• jonno1

    Spot on. Some close friends and I have pooled funds over the years to invest in industrial property or office blocks of a reasonable size (but not at BJ’s level!), but as he says the yields have dropped so we’ve largely divested. Avoid small scale at all costs! The tenants may be genuine but eventually will struggle.

    • biscuit barrel

      It isnt helped by the banks not allowing you to ‘re-gear’ the loan or use as collateral on another loan like they do with residential property.

  • Ruahine

    I just love the analogy of the pretty girls. He is right of course. No girls, no families no future.

  • JEL51

    Of course Bob is right but I take issue with the put-down. Who on earth would he expect to have the place, let alone the time out here in rural New Zealand , to sit & ‘scintillate’ with?

  • Shalice

    What a great article – I was just thinking about whether to go commercial property! Looks like that’s a no, thanks WO!

  • Jayar

    He’s quite right. I regularly visit a small Northland town where in days gone by the main street would be alive with young people employed in the town. Now it is almost deserted – the only sign of life are customers going to The Warehouse.

  • Dave

    It’s not only in the smaller NZ towns, the same is true in Australia, and probably the world over.

    In the regional city we lived in in Nth Qld, three years on, 3 out of the 4 retail premises we looked at are empty, as are most of the industrial units. The city centre is littered with shops and offices as the tenants have moved onto malls and shopping centres.

    Then the boom and doom towns. Approx 15 to 20 years ago a friend moved to Blackwater for an upcoming boom and to work on the preparation for a coal mine, he immediately purchased a large home for almost nothing and started renovating. He managed to purchase another two homes, eventually moved out of town and was getting over $1000 a week for each of them, yet would have paid for each of them in under two years rent. He went on to own five homes there, and refused to sell, when at the peak he could have achieved between $750k to a million each, yet his hinital investment was well under a mill. He got caught, the mine announced it was closing and he still has 4 of the five properties, and they are almost worthless as most homes are for sale, or being held of the hope of the next boom, if ever!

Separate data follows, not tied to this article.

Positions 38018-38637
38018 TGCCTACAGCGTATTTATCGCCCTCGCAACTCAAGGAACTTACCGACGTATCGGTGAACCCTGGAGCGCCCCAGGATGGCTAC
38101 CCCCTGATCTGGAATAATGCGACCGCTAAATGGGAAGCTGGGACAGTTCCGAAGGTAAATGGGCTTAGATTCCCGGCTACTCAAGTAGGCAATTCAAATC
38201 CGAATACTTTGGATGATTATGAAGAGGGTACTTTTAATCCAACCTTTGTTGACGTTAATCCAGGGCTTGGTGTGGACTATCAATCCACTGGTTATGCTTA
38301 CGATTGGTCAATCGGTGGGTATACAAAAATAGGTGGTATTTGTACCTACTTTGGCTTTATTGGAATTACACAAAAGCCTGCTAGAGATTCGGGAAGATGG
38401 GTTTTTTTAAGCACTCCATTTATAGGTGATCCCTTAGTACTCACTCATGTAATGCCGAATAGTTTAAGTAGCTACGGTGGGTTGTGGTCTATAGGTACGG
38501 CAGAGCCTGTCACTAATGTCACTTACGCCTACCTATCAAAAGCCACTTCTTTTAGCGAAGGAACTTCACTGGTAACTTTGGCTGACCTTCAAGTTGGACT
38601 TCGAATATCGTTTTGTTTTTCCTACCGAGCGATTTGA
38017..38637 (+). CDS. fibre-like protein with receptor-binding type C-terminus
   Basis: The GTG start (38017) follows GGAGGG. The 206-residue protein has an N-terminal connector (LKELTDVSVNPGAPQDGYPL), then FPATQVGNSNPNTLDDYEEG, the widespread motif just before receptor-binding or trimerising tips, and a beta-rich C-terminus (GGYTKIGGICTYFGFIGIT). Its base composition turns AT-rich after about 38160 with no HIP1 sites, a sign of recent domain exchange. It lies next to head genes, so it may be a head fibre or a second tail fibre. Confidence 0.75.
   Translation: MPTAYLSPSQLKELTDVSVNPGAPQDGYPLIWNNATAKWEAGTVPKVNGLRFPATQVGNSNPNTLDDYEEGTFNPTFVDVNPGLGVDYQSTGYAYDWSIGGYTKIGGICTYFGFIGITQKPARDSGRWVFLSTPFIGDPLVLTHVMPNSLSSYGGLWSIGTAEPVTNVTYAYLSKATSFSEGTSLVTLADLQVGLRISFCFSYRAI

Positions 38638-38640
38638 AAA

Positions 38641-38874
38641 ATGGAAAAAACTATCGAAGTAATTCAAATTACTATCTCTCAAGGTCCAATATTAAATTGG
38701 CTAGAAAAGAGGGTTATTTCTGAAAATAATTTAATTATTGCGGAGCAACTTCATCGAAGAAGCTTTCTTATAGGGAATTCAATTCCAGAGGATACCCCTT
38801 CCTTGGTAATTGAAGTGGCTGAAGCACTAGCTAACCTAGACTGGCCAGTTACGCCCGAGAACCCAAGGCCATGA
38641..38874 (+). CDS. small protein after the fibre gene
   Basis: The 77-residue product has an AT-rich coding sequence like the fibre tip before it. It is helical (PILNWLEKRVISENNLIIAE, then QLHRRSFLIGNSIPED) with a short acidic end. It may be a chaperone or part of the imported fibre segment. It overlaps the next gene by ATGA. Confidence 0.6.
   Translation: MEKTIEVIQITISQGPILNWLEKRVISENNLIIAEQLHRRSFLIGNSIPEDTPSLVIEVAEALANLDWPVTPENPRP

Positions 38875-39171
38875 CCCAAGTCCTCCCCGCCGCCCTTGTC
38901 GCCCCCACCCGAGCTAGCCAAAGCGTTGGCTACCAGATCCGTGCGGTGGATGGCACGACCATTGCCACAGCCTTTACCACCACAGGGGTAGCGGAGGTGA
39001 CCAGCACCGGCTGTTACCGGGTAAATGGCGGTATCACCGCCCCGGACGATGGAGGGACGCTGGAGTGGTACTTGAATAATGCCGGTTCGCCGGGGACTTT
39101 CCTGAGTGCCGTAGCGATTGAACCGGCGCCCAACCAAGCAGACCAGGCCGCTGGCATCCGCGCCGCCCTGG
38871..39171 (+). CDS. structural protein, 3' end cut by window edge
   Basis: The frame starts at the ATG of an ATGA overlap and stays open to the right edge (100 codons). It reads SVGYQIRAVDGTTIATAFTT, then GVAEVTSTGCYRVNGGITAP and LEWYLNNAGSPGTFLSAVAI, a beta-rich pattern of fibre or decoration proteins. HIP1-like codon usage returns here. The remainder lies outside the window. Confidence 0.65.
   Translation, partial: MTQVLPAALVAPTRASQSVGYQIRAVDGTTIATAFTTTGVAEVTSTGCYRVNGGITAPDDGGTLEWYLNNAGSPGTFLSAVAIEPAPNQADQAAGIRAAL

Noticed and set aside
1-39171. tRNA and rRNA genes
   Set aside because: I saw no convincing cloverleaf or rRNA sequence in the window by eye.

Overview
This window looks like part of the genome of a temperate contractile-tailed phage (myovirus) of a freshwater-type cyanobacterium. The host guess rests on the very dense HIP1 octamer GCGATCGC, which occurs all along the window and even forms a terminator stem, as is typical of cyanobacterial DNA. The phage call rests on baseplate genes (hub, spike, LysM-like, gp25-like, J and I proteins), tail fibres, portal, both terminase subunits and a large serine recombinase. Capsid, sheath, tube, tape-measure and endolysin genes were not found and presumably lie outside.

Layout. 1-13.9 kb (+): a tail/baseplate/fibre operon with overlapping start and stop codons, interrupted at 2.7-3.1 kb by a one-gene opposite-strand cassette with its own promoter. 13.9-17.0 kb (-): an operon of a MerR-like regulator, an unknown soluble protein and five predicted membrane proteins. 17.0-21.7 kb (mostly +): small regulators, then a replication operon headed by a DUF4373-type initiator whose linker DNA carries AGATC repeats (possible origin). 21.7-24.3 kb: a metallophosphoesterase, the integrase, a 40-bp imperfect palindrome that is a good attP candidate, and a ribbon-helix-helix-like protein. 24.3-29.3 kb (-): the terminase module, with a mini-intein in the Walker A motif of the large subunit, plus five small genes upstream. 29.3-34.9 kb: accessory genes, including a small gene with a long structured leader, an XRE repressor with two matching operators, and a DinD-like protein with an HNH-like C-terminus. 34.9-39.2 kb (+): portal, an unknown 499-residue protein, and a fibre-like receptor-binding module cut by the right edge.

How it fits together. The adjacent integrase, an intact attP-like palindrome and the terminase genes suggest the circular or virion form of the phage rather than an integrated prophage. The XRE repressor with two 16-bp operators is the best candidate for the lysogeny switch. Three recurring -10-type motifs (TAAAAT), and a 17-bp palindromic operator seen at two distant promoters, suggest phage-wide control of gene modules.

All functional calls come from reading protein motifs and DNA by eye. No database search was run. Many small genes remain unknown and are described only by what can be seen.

Despite this he did well, his rent alone was probably 1.5 times his total investment, and the one he sold was at almost 4 times cost.

    Thing is, his lifestyle went from mince and sausages to Wagyu and international travel.

  • goodwitheu

    Wairarapa: Masterton attracting some decent tech and professional SMEs here and building new in or around the CBD… Great to see. Manuka companies going gangbusters. Business people I know feeling quite chuffed. Greytown also doing well. Carterton, Featherston pretty blah… except for James Cameron setting up some pretty fancy agri. House prices outperforming other provincials in all towns, and lots of new builds. People from Wellington and Auck are moving here visibly and bringing jobs with them. Speak for yourself Bob!

  • Disinfectant

    Went to Invercargill recently for the first time in about 30 years.

    The CBD was full of empty shops. It was a lot different to the late 70’s.

    But even Bob is now scratching his head in respect to future investment.

  • It’s a shame that modern life has favoured cities becoming larger at the expense of smaller provincial towns. It would be better to see all communities thriving and developing, providing quality lifestyles for their residents. This is a area where central government could achieve something positive, by providing incentives such as 5 year company tax holidays for businesses to move out from the larger cities. People will go where they can find both employment and housing. The flow on effect helps the community to develop and prosper.

  • Cadwallader

    He’s right. I live in one of the largest provincial cities and there’s a portion of the commercial sector which is now full of low market Asian restaurants where once there was flourishing retail stores. Overall though I think provincial economies are doing well. Also, I think of some of the smaller towns which have re-invented themselves: Otaki as a destination for factory outlet stores has a vibrant retail strip and has even acquired a set of traffic lights in recent times, Oamaru has become a tourist destination largely through being itself, Ashburton is riding on dairy, Martinborough on wine and Wellington commuters. How these activities translate into good property investments remains to be seen. All things change and at present we are seeing a flight from Auckland to some provincial centres. What next?